Before I begin talking about the horrors of sewing machines eating ones project, let me start you off with a laugh. Hopefully. At least, I find this funny.
Elizabeth hosted a sewing & crafts night on Friday at her new place. I took a few different things to work on – fabric to “wing it” on a pair of fingerless gloves for Project Breyna, and some lovely giraffe flannel that I cut a while back for yet another pair of pajama pants. I know, you are tired of pajama pants. But I am not! The first step is admitting you have a problem, I suppose.
Anyway. There were about six of us. Kate worked on some crocheting, which she is learning to do. She left before I got to picture taking, sadly. Sara is new to sewing, and decided to make a blanket and pillows for her daughter’s Barbies. It was cute, but I failed at picture taking on that one, too. Liz was also working on a pair of pajama pants for her husband’s belated birthday gift. That is some super soft fabric, let me tell you. And it has tools on it, perfect since he does a lot of woodworking.
Elizabeth attached some lacy, flow-y sleeves to a fun top she is working on for Halloween. And then she began work on modifying a dress for Sara, which you can see her working on below.
And Kelly spent all evening seam ripping a costume she is working on, poor girl. I could not have spent that much quality time with Fred in one sitting. But her costume is going to be pretty epic. She also taught us how boning material can be very cheap if you buy zip ties from the local hardware store.
I decided that I would sew my gloves first so that when I #$%@-ed them up, I would have a consolation project of giraffe pants. It began with 4 pieces of fabric that looked like the picture below. I did some very basic measuring of different parts of my hand and arm first, including:
1) The width of my hand at the base of my fingers
2) The width of my arm about 2-3 inches below my wrist
3) The diameter of my thumb
4) The distance from the base of my pointer finger to the base of my thumb
I thought I was being clever for thinking about how I might hem the thumb holes by adding the tiny part that juts out a bit from the rest of the rectangle. Turns out it was fairly useless in the end.
I did learn why it is bad to hem things prior to attaching pieces together. More on that later. For now, the first thing I did was hem the top and bottom of two pieces of a glove. You may notice that this is the same ivory jersey knit fabric I used on much of Project Breyna. And so I was prepared with tissue paper to prevent wavy seam syndrome. You can find details of that trick in other posts, so I will spare you them here.
I was still in the middle of my narrow hems when all hell broke lose. My sewing machine decided it was hungry. I can’t really blame it, I am hungry all the time too, and Elizabeth did have quite a spread of food out for us since we potlucked. However, it decide to eat my fabric.
I stopped, grumbled a bit, ripped the seam with Fred, and tried again. It was still hungry. And this time I was kind of angry. So much so that even though I knew it was starting to chew on my hem, I kept pressing my presser foot. Inside my head it went something like, “You want to eat, #($@!? I’ll feed you!” This was really not the best way to manage ones sewing stresses.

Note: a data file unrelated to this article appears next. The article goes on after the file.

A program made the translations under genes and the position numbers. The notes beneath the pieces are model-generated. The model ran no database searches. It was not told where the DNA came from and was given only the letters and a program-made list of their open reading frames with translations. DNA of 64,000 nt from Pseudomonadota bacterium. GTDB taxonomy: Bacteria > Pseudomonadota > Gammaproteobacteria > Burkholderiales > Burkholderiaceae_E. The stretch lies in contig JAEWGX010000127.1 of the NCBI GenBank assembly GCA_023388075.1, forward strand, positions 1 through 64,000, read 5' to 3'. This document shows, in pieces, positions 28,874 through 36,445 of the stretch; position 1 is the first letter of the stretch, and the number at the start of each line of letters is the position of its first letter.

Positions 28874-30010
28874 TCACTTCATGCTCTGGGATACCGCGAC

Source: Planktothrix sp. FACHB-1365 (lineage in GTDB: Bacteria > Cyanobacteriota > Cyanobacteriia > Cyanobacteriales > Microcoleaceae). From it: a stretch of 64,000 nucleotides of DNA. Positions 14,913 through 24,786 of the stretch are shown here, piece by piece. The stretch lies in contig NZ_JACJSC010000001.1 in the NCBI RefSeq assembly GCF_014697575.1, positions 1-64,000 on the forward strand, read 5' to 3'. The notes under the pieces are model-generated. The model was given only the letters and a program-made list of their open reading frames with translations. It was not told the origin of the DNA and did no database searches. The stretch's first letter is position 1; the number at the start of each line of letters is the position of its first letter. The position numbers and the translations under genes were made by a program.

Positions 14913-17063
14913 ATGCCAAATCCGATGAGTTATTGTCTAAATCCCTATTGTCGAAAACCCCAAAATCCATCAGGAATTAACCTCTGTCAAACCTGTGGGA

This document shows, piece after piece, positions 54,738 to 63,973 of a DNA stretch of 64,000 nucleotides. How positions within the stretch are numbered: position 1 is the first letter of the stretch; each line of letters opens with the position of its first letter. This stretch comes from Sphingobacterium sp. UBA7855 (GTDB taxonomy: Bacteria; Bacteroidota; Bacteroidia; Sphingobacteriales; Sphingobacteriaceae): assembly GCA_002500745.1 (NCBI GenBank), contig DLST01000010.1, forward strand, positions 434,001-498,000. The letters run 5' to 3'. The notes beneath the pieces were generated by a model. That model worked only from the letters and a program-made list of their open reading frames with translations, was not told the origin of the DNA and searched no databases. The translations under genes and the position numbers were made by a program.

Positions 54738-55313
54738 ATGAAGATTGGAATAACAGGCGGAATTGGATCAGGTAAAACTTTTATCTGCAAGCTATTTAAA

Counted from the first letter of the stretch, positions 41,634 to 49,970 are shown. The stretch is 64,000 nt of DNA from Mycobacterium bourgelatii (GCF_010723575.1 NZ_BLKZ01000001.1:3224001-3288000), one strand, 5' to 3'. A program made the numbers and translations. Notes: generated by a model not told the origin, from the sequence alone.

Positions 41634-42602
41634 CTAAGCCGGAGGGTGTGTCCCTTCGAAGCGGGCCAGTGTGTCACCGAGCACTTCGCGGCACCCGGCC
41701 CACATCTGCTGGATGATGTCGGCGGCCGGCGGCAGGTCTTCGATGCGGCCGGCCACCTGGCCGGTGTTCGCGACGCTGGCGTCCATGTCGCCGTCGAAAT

I pulled. I tugged. I really shouldn’t have done either of these things.
Victory was not mine. The glove lost part of itself. I finally had to open up the sewing machine. I have mentioned before how awkward this is with my machine, so I thought to take a picture for you.
See how a person cannot stand the screwdriver up straight to remove the screws on this thing? It takes a lot of coaxing.
After that 20-30 minute setback, I cut a 5th piece of fabric for the gloves, to replace the torn one, and I hemmed it again. I guess my machine was full as it did not try to eat this one. After the hemming, I stitched the thumb-side of the glove together. Rather, I stitched the top 2″ of the thumb side, then skipped the thumb hole, and started stitching again underneath it all the way to the bottom of the glove.
Once done, I folded the fabric under nicely at my little notches, and I opened the glove along the seam I had just sewn. I placed tissue paper under it, and began a slightly curved line of stitching from the end of the top seam to the beginning of the bottom seam. Below is an example, only the left side of the thumb hole is complete.
At the top of the middle seam, you can see the reason why you don’t hem before attaching pieces of a project together. They may not line up nicely. Grunt. Oh well, I will think about doing it properly for the other glove, but the idea of sewing such a small circular seam is a bit daunting. Anyway, rinse and repeat for the other side of the thumb hole. Try on the thumb part and do a little happy dance.
Then I stitched the final seam that would go along the outside of my hand. Instead of just stitching a straight line, I did a slightly curved line to match the contours of my hand. The right side of the picture below demonstrates this. Sorry for the poor lighting.
At least for the night. I decided one glove was progress enough, and that I really wanted a pair of giraffe pajamas. Aren’t they glorious? Ignore Project Breyna on the table beside, drying the fabric glue from the jewels I just glued on it.
That seems like a pretty happy way to end this post, and so I shall! Yay, giraffes!